Eastern European countries are those that reside in the Eastern portion of Europe. This term is used largely colloquially and is not simply defined being highly context dependent (whether somewhere is ‘Eastern’ depends very much on your location. The United Nations Statistics Division described Eastern European countries as ‘Belarus, Bulgaria, Czech Republic, Poland, Russia, Slovakia, Ukraine, Romania, Hungary and Moldova’. Colloquially, many people would consider Eastern Europe to be all those countries East of Germany – Poland onwards. Of course many of the other differences in Western and Eastern European lifestyles and cultures can be seen as being a result of the differences in climate and geography that impact many other areas of Eastern European life.
Some definitions of Eastern European countries describe the concept of Easter Europe as being a cultural phenomenon rather than solely a regional or geographical one as the name would suggest. This is a controversial subject, but here the characteristics of Eastern European countries are considered the differences in religion, economy, culture and politics when compared to those in the West. Other definitions are related to the cold war and describe Eastern European countries as those in the Eastern Bloc and all those that came under Soviet influence at the end of WW2.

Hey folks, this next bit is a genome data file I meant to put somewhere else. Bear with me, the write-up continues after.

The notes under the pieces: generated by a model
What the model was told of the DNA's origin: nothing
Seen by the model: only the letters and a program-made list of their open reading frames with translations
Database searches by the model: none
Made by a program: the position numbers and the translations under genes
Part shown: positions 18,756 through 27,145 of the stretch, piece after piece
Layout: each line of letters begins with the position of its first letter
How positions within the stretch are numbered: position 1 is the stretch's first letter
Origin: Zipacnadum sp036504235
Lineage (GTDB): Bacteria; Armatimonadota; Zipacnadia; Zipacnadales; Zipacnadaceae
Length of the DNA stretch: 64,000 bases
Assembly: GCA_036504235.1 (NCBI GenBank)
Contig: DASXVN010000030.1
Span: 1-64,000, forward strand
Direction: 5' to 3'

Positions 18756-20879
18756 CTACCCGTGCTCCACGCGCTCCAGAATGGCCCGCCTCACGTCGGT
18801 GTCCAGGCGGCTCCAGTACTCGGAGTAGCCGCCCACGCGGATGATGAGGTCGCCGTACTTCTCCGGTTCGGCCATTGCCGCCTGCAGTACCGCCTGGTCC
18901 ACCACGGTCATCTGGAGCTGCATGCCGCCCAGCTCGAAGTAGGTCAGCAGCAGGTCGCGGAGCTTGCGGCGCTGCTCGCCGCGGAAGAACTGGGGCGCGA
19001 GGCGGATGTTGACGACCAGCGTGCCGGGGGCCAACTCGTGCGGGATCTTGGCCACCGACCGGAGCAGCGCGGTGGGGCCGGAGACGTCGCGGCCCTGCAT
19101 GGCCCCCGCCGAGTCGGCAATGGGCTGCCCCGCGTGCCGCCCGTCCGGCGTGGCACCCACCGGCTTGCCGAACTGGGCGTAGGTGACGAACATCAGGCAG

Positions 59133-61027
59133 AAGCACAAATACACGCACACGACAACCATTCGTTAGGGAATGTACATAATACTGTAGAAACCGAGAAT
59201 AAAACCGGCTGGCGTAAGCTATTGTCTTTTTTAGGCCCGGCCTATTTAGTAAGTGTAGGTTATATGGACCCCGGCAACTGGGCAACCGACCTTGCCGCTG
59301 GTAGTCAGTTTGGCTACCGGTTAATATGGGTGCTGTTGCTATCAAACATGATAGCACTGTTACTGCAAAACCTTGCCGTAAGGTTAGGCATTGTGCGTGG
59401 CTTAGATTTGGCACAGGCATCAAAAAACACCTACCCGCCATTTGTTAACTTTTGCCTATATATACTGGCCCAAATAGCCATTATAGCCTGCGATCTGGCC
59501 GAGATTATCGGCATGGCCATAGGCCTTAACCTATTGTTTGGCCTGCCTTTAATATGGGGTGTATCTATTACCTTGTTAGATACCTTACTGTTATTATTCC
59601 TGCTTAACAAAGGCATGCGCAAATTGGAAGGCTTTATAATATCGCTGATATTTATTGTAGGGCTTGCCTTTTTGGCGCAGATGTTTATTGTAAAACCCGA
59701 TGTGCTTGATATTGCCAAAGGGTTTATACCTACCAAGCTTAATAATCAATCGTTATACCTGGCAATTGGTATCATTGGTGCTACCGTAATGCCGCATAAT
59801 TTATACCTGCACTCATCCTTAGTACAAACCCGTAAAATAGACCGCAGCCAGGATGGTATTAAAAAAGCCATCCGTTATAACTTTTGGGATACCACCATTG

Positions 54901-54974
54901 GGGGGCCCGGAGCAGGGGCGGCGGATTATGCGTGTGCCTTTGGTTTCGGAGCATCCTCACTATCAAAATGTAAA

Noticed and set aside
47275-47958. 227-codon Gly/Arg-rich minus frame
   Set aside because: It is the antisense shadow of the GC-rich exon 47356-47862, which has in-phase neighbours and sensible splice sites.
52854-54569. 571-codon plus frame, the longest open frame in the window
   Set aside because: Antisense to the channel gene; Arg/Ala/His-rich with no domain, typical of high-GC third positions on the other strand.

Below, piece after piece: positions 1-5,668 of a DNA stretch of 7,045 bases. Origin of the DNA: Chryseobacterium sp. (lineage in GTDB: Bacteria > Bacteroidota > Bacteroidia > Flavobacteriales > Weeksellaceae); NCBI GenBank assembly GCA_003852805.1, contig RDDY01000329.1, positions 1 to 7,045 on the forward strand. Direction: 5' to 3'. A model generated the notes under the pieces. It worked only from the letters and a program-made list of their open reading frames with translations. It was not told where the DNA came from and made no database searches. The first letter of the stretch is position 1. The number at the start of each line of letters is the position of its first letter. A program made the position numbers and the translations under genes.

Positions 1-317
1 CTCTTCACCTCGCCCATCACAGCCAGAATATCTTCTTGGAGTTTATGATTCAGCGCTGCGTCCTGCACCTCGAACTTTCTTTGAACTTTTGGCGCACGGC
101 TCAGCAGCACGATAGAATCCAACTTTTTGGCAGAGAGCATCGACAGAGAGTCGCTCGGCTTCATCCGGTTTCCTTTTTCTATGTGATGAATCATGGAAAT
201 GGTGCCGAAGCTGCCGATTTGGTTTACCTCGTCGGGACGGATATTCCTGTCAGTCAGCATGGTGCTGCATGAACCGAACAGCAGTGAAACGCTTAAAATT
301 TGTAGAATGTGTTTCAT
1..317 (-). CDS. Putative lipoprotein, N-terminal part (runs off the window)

Those visiting countries largely considered to be Eastern European in nature then can expect a wholly different experience from Western Europe. Whereas Western European countries are similar to Northern America in terms of culture and politics, Eastern European and Central European cultures are more likely to have differences in the cost of living, their traditions, their climate and their religions and might be more similar to India or other countries in that region. Visiting Eastern European countries then can provide a more affordable holiday as well as a more interesting one politically and culturally for Westerners.
The earliest reference to Western and Eastern European divisions was during the Roman Republic. As the Roman empire expanded across Europe, there appeared to be a division between the reek speaking Eastern provinces and the Latin speaking Western provinces. This division was then further cemented during the late middle ages and the late antiquity. The Middle Ages began after the collapse of the Western Roman Empire, while the Eastern Roman Empire, known also a the Byzantine Empire, survived for a subsequent thousand years. During this time there was further a division in Christianity across East and West Europe in 1054 resulting in two different branches of Christianity – the Roman Catholic Church in the West and the Eastern Orthodox Church in Eastern European religion. The Mongols would then invade many Eastern European countries resulting in yet more differences.
This post was written by admin on November 2010